We still do come across situations in which organisers of ethnic music festivals cannot tell the difference between the styles and they often make up their own notions of folk. A borderline between what is ethnic and what is not must be established because we have a problem with that. We all enjoy folk, but items more or less closely connected with this music are unfortunately mixed in one melting pot. It is normal to mix modern elements with archaic ones but it is wrong when the latter are accompanied by dance groups, jazz, or electronic music played by musicians dressed in folk outfits.
Undeniably, popularity of different interpretations of folklore helps to preserve tradition. Ukrainians are a nation devoted to the land; the whole folklore comes from the countryside. Now the gap between the elderly and the young who don't need folklore is particularly visible. Possibly, a small circle of musicians drawing on folklore will now return it to the general public. A similar process occurred in the 19th century: it was the town-dwellers who were explaining that the character of Mamaj the Cossack is positive, or that legends are good; they were those who gathered and popularised the legends.

Jewhen Jefremow
Ethnomusicologist, graduate of art history
Artistic manager of "Drewo" band

It is my conviction that the interest in folklore is gradually fading in Ukraine. Young people from the countryside are equally uninterested in folklore as before. They are more attracted to popular forms of culture, to the foreign light music. Only the older generation has a proper attitude to old customs. People born in the 1930s in the Polesie region still remain within the current of local tradition. One may find here conservative centres in which the old-fashioned way of life has survived. Somewhere else people are more interested in secondary culture, singing groups, shows ...
Folk songs have been best preserved in the west and central Polesie and in the Carpathians. And only in the mountains one may come across masters who create folk instruments. Instrumental music practically died out in other Ukrainian regions (Podole, Przydniprowie, the left bank of the Dnieper) about 30 years ago.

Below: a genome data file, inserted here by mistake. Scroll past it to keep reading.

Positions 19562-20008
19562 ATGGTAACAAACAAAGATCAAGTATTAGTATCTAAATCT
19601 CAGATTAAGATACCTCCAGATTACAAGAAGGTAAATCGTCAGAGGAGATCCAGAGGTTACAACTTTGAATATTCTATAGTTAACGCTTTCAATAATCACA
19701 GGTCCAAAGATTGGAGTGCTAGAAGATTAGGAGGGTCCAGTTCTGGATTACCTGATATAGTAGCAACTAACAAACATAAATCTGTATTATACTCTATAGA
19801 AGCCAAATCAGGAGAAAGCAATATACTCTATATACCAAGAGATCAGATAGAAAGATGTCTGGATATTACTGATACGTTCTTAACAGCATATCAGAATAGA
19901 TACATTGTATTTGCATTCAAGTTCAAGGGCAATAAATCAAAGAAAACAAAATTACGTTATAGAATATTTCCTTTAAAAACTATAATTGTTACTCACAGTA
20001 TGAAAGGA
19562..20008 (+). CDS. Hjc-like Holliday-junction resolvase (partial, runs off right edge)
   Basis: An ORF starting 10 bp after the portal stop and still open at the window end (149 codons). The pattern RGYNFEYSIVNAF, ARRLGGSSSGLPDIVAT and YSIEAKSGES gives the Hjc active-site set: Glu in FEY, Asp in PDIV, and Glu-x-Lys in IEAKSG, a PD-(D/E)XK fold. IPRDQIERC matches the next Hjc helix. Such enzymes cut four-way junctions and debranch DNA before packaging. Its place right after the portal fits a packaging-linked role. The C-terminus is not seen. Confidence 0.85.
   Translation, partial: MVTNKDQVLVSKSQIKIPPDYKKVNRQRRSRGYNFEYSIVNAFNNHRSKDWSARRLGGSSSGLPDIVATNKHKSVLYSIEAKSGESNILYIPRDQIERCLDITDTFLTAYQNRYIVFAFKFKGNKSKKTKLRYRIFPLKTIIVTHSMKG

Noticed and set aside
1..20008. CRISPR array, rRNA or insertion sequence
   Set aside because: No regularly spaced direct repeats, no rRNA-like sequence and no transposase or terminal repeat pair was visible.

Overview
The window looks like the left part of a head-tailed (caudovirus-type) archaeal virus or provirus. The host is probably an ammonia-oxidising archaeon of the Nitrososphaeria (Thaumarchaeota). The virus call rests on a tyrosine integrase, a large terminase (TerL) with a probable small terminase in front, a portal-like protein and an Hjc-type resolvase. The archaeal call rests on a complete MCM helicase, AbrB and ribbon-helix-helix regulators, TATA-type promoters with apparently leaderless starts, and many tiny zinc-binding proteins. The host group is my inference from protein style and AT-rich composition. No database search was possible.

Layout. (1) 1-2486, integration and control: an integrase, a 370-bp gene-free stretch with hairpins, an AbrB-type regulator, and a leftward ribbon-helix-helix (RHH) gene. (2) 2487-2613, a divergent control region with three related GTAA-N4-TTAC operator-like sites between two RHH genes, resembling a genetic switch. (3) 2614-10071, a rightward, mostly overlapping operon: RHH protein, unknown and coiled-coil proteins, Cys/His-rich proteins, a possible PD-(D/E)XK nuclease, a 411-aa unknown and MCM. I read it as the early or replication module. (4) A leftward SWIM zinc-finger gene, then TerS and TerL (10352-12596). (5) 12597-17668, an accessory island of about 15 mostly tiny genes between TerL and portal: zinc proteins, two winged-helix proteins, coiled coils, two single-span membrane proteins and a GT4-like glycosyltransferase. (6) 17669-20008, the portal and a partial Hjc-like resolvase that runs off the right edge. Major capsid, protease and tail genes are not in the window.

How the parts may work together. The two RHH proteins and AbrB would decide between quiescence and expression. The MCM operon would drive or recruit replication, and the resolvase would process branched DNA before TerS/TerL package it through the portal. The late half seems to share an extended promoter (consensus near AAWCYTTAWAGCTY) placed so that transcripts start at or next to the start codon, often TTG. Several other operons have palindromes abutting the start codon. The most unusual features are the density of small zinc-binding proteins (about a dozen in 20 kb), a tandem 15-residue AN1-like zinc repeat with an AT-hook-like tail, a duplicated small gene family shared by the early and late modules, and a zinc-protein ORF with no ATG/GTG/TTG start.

It is my impression that in the past intellectual circles in the cities were more interested in folklore which reminded them of their roots. Presently, I can observe a tendency for translating traditional music into the language of contemporary culture, popular culture, and rock For many years I couldn't understand the idea of folk singing groups, a product of socialism, but later I realized that also this genre has its audience who deserve something, as well. Contemporary variations on the theme also have the right to exist.
Theoretically, it is possible to arouse youth's interest in their roots by several secondary forms. Folklore, in its original shape without processing, can also be captivating for the wisest ones. But I don't have great hopes for that. When I was lecturing in the Institute of Culture I was constantly being told, 'Let's support the choir so as to ensure that young people can come across real folklore'. Yet, it didn't happen as the culture of a folk group is not the kind of bridge that would lead to the truth. Contemporary forms are only adaptations, they constitute a new genre and a new phenomenon.
I think the solution to the problem lies in increasing the intellectual level. Everything starts from childhood when a child is shown that there exist not only primitive songs by a Christmas tree. A child must be explained that his or her birthplace is only a little spot on the map of culture Eagerness to learn should be instilled in them so that in the future they will be able to reach beyond popular rhythms.

Myrosława Haniuszkina
Translated by Anna Gajda, Anna Strąk